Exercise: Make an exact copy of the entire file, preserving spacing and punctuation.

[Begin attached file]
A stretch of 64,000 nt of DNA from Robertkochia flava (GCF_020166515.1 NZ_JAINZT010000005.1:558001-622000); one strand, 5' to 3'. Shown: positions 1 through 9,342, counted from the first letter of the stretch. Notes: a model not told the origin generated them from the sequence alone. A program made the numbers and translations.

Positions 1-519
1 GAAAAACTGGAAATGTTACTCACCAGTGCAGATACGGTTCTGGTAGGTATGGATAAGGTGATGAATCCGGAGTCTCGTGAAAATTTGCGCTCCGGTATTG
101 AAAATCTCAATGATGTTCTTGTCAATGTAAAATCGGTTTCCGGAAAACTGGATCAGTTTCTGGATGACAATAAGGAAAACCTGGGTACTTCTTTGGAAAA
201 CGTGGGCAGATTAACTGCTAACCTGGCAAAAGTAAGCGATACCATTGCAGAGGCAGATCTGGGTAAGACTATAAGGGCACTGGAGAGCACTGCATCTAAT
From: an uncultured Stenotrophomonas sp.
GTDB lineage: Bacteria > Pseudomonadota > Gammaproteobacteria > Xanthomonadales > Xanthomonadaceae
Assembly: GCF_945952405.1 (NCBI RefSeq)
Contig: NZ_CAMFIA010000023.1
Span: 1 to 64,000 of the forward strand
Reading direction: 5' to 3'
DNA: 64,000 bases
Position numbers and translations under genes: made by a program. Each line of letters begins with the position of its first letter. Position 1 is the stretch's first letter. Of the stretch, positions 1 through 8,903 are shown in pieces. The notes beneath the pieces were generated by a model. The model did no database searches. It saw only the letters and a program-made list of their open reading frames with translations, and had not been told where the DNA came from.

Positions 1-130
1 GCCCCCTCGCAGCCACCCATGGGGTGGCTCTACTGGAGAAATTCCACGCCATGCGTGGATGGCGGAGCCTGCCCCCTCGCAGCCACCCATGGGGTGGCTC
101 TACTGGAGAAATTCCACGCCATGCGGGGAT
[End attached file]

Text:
A stretch of 64,000 nt of DNA from Robertkochia flava (GCF_020166515.1 NZ_JAINZT010000005.1:558001-622000); one strand, 5' to 3'. Shown: positions 1 through 9,342, counted from the first letter of the stretch. Notes: a model not told the origin generated them from the sequence alone. A program made the numbers and translations.

Positions 1-519
1 GAAAAACTGGAAATGTTACTCACCAGTGCAGATACGGTTCTGGTAGGTATGGATAAGGTGATGAATCCGGAGTCTCGTGAAAATTTGCGCTCCGGTATTG
101 AAAATCTCAATGATGTTCTTGTCAATGTAAAATCGGTTTCCGGAAAACTGGATCAGTTTCTGGATGACAATAAGGAAAACCTGGGTACTTCTTTGGAAAA
201 CGTGGGCAGATTAACTGCTAACCTGGCAAAAGTAAGCGATACCATTGCAGAGGCAGATCTGGGTAAGACTATAAGGGCACTGGAGAGCACTGCATCTAAT
From: an uncultured Stenotrophomonas sp.
GTDB lineage: Bacteria > Pseudomonadota > Gammaproteobacteria > Xanthomonadales > Xanthomonadaceae
Assembly: GCF_945952405.1 (NCBI RefSeq)
Contig: NZ_CAMFIA010000023.1
Span: 1 to 64,000 of the forward strand
Reading direction: 5' to 3'
DNA: 64,000 bases
Position numbers and translations under genes: made by a program. Each line of letters begins with the position of its first letter. Position 1 is the stretch's first letter. Of the stretch, positions 1 through 8,903 are shown in pieces. The notes beneath the pieces were generated by a model. The model did no database searches. It saw only the letters and a program-made list of their open reading frames with translations, and had not been told where the DNA came from.

Positions 1-130
1 GCCCCCTCGCAGCCACCCATGGGGTGGCTCTACTGGAGAAATTCCACGCCATGCGTGGATGGCGGAGCCTGCCCCCTCGCAGCCACCCATGGGGTGGCTC
101 TACTGGAGAAATTCCACGCCATGCGGGGAT